Government-backed loans can be a risky way to increase employment

In some cases, state governemnt’s will try to attract businesses and increase hiring by offering guarantees on major loans. However, if government leaders aren’t careful then they could end up putting the state on the hook for major losses.

In 2010, the state of Rhode Island gave Curt Schilling’s 38 Studios a guarantee on a $75 million loan in the hope of adding jobs. And while the firm quickly hired many new workers, it struggled and eventually defaulted on its sizable loan. According to experts, Rhode Island did not properly look into Schilling’s gaming company before making the disastrous financial decision.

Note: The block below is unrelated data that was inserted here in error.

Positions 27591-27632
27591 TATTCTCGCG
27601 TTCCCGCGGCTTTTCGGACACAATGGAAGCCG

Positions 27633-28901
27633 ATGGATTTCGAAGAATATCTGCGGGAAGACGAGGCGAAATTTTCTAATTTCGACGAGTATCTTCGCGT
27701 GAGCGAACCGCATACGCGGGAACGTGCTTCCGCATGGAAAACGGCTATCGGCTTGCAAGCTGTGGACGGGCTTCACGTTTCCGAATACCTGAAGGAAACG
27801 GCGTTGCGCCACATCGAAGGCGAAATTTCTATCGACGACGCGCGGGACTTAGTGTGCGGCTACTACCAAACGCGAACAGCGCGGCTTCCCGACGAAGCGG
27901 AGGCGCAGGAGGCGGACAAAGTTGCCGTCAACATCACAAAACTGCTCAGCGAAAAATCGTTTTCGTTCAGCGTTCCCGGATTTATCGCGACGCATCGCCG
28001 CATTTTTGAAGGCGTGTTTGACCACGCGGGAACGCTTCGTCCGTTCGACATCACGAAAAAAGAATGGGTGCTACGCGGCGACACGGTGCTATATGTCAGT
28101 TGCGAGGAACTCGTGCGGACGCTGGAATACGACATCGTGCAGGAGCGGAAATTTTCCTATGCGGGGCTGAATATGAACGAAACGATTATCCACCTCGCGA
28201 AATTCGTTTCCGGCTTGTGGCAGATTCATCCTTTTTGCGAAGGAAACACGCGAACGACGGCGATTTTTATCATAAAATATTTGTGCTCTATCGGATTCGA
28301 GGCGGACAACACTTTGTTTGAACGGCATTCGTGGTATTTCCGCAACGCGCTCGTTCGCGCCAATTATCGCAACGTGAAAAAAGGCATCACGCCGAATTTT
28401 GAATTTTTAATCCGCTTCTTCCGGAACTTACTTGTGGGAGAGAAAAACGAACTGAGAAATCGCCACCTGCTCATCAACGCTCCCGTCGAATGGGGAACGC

"I think it’s kind of stupid for anybody who isn’t familiar with the industry to invest in it," said gaming industry analyst Michael Pachter, in an interview with The Associated Press. "You want to believe that the state did their homework and they’re sophisticated investors and understood the risks, but clearly they didn’t. Obviously they thought they were buying jobs."

The federal government has also made critical errors when guaranteeing loans to increase jobs. In March, 2009, the United States Department of Energy loaned solar panel firm Solyndra $535 to assist with operations. However, the firm was forced to file for Chapter 11 bankruptcy protection and laid off 1100 workers.

Content provided by executive search organization, MRINetwork.